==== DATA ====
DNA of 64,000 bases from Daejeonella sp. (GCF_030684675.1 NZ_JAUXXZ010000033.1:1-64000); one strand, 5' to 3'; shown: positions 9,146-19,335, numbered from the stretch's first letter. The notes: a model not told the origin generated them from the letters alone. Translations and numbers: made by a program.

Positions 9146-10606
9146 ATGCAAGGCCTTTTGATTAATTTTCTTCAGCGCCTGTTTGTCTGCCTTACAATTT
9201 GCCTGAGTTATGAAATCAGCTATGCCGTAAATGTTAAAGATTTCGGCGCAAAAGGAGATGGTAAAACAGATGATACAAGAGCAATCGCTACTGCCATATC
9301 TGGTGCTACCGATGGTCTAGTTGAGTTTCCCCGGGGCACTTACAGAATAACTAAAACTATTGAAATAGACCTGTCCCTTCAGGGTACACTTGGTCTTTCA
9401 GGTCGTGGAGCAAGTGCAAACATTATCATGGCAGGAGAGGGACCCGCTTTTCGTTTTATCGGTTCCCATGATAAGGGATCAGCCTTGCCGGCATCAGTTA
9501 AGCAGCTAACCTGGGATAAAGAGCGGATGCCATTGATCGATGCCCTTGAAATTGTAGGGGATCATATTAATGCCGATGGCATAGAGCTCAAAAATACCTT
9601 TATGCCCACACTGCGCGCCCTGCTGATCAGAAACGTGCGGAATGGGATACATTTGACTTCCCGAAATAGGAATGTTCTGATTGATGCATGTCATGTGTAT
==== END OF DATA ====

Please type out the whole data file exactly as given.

DNA of 64,000 bases from Daejeonella sp. (GCF_030684675.1 NZ_JAUXXZ010000033.1:1-64000); one strand, 5' to 3'; shown: positions 9,146-19,335, numbered from the stretch's first letter. The notes: a model not told the origin generated them from the letters alone. Translations and numbers: made by a program.

Positions 9146-10606
9146 ATGCAAGGCCTTTTGATTAATTTTCTTCAGCGCCTGTTTGTCTGCCTTACAATTT
9201 GCCTGAGTTATGAAATCAGCTATGCCGTAAATGTTAAAGATTTCGGCGCAAAAGGAGATGGTAAAACAGATGATACAAGAGCAATCGCTACTGCCATATC
9301 TGGTGCTACCGATGGTCTAGTTGAGTTTCCCCGGGGCACTTACAGAATAACTAAAACTATTGAAATAGACCTGTCCCTTCAGGGTACACTTGGTCTTTCA
9401 GGTCGTGGAGCAAGTGCAAACATTATCATGGCAGGAGAGGGACCCGCTTTTCGTTTTATCGGTTCCCATGATAAGGGATCAGCCTTGCCGGCATCAGTTA
9501 AGCAGCTAACCTGGGATAAAGAGCGGATGCCATTGATCGATGCCCTTGAAATTGTAGGGGATCATATTAATGCCGATGGCATAGAGCTCAAAAATACCTT
9601 TATGCCCACACTGCGCGCCCTGCTGATCAGAAACGTGCGGAATGGGATACATTTGACTTCCCGAAATAGGAATGTTCTGATTGATGCATGTCATGTGTAT